17 September 2011

Green-striped Darners

We saw our first Green-striped Darner (Aeshna verticalis) in October of 2003 at the hawkwatch (formerly SMRR, now the Detroit River Hawkwatch) at Lake Erie Metropark.

Years have gone by without seeing others and now, in the past week, we have found multiple individuals at two more locations in Wayne County.

On August 28th, we visited Crosswinds Marsh in an attempt to confirm Canada Darner (A. canadensis). At one point in the NW area of phase I, a mosaic darner flew across the trail and perched in a small tree. This turned out to be a female Green-striped Darner (A. verticalis). This shot shows the obtuse angle of the anterior lateral thoracic stripe:

This shot shows the dorsal patterning:

This shot shows the frons and the face:

Several days later on September 3rd we visited Maybury State Park. In the northwest area of the park, we found several darners working an open area. We captured a pair of Green-striped Darners (A. verticalis).

Side view of the male:

Dorsal view patterning:

Another good feature for confirming ID of A. verticalis is the lack of "teeth" on the dorsal surface of the cerci. I'm not sure one could see "teeth", or bumps, in this photo even if it was a Canada (A. canadensis), but in the hand and under a microscope the "teeth" were absent:

The female lateral view:

It has been fun gaining more experience with the Green-striped Darners (A. verticalis), but we still need to find that elusive Canada Darner (A. canadensis) in Wayne County. In the coming days, we'll add more information about how to differentiate A. verticalis from A. canadensis.

13 September 2011

An insect in the hand is worth more than a book cover

At the risk of sounding like (even more of a) stick-in-the-mud regarding the value of vouchers, here is a great example of not always being able to trust photographic identifications of insects:

This is a real book, thankfully out of print, which has a fly illustrating the cover. It was highlighted on the Scientific American blog of Alex Wild in a post on misidentified insects in the media.  Alex has his own excellent blog, Myrmecos, where he has shown that even National Geographic isn't immune to these mistakes (nor The Learning Channel, a Discovery company). Surely they should know better. And so should the "experts" at pest eradication companies around the country, but look at the array of things that are not fire ants displayed on their web sites.

Unfortunately, mislabeled photos online often come back to haunt us, as the misidentifications may be passed on and perpetuated. I'm not going to beat a dead horse here. I'll just say be careful when using photos to ID insects, don't just label something online if you aren't sure (ask for help!), and correct your mistakes in a timely manner.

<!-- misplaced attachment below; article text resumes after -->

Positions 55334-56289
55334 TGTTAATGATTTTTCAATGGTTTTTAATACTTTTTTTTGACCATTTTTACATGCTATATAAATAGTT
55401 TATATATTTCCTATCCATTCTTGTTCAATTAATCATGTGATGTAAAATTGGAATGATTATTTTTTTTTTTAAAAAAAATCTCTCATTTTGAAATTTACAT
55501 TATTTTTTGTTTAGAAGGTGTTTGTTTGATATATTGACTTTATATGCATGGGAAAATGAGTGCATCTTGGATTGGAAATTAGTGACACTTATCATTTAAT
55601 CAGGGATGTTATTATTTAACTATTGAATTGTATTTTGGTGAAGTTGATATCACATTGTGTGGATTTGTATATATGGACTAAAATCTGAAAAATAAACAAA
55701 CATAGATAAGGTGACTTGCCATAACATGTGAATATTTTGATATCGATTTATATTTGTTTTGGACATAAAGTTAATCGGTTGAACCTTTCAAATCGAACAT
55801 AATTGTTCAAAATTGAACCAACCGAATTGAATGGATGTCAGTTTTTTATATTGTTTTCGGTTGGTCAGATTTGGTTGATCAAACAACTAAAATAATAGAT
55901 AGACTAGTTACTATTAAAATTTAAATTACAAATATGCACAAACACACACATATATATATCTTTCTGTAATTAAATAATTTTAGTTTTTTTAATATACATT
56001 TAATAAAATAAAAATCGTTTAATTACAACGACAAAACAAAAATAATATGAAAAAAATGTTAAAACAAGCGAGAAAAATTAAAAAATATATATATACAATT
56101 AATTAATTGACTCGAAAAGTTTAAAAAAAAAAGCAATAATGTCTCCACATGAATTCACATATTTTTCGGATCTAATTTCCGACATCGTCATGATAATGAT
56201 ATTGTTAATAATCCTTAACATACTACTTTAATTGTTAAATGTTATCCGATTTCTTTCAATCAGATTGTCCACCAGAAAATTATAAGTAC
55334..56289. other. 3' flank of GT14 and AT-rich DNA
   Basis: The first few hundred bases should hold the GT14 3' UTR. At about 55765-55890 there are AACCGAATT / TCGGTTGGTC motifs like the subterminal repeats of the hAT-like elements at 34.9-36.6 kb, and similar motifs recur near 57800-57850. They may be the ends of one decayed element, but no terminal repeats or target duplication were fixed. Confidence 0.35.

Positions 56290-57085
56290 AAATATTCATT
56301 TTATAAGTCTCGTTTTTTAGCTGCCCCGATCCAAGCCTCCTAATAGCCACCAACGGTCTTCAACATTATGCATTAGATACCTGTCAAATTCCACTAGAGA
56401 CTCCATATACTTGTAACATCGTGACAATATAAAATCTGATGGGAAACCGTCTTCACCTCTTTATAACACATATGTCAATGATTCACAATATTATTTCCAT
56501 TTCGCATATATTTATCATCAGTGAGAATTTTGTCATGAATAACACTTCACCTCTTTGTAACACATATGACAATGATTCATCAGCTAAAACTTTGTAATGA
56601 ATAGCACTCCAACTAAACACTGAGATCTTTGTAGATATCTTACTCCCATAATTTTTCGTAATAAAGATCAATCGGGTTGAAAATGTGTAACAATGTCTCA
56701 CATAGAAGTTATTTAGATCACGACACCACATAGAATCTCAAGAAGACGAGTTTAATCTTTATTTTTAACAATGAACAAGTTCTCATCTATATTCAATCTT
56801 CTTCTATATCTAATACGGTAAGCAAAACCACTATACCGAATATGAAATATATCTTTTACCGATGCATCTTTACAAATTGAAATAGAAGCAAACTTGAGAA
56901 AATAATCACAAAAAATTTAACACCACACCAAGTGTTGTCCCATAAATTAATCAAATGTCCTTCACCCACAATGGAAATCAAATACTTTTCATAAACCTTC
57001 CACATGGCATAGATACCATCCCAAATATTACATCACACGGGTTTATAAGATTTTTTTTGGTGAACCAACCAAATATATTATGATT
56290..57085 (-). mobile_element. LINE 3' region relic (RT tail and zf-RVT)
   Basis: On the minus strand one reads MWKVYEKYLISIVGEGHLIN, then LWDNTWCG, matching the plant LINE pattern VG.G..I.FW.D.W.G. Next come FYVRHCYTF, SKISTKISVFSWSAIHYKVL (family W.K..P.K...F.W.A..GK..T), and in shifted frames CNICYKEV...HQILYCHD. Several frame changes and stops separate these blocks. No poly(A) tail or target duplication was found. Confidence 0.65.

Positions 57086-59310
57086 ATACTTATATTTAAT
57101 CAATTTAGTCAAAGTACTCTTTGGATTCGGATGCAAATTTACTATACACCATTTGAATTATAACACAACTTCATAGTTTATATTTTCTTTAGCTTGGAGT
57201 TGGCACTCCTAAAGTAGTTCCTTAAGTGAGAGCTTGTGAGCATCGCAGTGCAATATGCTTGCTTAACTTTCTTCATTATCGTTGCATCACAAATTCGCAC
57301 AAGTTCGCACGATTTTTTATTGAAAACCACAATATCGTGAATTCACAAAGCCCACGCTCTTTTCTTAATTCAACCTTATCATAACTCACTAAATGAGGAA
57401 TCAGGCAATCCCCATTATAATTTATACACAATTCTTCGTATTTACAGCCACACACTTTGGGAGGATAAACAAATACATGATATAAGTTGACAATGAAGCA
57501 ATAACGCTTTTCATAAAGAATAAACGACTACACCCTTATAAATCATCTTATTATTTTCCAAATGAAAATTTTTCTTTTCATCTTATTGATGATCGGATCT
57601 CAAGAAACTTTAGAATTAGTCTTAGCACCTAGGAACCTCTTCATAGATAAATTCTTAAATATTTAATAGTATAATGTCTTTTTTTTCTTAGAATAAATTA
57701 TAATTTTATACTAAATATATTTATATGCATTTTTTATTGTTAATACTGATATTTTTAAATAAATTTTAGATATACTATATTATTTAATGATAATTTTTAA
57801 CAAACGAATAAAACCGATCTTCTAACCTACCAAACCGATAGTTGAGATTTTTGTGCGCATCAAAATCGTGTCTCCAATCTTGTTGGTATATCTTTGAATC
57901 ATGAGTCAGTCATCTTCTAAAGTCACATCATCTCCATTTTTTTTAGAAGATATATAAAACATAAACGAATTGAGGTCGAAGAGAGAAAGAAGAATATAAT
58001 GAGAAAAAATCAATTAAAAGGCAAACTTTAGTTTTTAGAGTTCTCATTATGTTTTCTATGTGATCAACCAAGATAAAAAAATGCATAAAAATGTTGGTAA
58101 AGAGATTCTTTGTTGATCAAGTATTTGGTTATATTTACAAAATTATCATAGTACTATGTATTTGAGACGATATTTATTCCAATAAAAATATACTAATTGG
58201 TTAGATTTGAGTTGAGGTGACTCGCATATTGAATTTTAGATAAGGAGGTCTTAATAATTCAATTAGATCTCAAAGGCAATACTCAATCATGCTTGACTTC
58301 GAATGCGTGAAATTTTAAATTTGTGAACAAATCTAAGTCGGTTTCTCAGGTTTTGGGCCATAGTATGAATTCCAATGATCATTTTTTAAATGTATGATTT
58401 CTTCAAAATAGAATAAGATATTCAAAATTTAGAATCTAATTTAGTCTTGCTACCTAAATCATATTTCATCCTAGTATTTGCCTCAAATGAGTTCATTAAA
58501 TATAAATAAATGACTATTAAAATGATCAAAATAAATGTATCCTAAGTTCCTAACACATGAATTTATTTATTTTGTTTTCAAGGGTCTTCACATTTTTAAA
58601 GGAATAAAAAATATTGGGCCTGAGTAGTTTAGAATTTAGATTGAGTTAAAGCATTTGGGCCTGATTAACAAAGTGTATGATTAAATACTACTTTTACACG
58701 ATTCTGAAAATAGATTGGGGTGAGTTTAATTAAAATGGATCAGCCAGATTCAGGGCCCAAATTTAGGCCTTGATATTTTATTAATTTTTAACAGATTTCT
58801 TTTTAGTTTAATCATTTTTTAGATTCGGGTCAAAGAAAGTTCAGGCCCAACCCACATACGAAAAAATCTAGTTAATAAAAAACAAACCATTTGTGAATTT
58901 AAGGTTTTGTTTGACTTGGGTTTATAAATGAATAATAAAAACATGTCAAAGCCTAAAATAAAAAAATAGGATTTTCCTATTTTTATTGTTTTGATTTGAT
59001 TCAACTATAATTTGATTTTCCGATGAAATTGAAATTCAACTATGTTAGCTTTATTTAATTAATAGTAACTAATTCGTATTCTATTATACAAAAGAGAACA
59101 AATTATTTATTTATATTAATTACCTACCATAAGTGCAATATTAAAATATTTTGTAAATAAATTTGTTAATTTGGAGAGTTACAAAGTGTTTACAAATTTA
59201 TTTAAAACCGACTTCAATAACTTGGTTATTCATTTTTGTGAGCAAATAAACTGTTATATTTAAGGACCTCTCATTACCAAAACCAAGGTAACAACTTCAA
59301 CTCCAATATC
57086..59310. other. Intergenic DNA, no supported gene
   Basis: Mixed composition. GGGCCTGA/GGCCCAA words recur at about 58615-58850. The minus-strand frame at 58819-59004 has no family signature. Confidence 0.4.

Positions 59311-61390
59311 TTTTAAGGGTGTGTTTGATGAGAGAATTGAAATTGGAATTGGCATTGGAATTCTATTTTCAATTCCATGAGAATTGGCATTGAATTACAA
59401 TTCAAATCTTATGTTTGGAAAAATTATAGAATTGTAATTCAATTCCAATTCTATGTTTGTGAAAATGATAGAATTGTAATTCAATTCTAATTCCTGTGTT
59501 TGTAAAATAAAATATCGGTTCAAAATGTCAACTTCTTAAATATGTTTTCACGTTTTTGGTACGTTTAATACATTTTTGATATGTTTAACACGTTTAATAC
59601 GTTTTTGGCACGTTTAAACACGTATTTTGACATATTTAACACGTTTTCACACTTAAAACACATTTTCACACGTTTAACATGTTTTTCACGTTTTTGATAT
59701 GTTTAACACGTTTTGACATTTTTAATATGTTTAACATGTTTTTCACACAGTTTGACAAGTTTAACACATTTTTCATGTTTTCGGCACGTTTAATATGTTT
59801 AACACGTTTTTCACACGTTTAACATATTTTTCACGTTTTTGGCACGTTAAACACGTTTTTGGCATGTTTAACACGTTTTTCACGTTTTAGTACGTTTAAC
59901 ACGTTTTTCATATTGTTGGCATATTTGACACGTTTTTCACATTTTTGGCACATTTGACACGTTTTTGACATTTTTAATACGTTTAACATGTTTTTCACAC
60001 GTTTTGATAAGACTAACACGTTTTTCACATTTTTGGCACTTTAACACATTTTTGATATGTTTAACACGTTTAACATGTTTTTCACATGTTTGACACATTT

[stands down from soapbox]

10 September 2011

Flag-tailed Spinyleg confirmed for Lenawee County

We had heard that Flag-tailed Spinylegs (Dromogomphus spoliatus) were observed at Indian Crossing Trails Park in Tecumseh in the mid-August. This is only the third location they've been observed in Michigan so we had to confirm the record. The first record was from Oakwoods Metropark in Wayne County and earlier this August a photograph was obtained of an individual at Pte. Mouillee SGA in Monroe County.

We arrived to the park late in the morning on August 27, 2011 and almost immediately flushed a spinyleg from the rip rap bordering the millpond next to the community center. We obtained several photographs at a distance, but they were very skittish.
Some through binoculars:

and others with Julie's macro lens:

Now the challenge was to net one. We worked the edge of the dam repeatedly, trying to get in a position to approach the individuals without casting a shadow and having room for a swing of the net. After 45 minutes or so, I was able to trap one on a flat piece of concrete with Julie helping to herd it. This male (D. spoliatus) confirms the record for Lenawee county and was one of ~10 individuals present:

...and this photo shows its spiny legs and the flag tail:

While chasing the target species, we found several other great dragonflies. A couple Black-shouldered Spinyleg (Dromogomphus spinosus), such as this male:

A few Royal River Cruisers (Macromia taeniolata), with this male possibly representing the first record for Lenawee County:

Many Smoky Rubyspots (Hetaerina titia), which seem to be everywhere this year:

A few Eastern Amberwings (Perithemis tenera), such as this female:

We also had heard that a Dragonhunter (Hagenius brevistylus) or two had been observed recently, but no luck this day. We had observed a male a few years ago, but couldn't obtain any photos. Indian Crossing Trails Park is a must for a return visit in the future.

02 September 2011

Dragonfly Migration, part 2

Last night there was a strong movement of dragonflies over our house outside of Detroit last night, 1 September. We count migrating Common Nighthawks every evening at dusk, so I was ready with a tally sheet and hand-counter to record the numbers (Darrin was at a meeting, so I was on my own). I may have missed the first part of it, since I went out at the usual time of 0730 PM EDT and stuff was already on the move.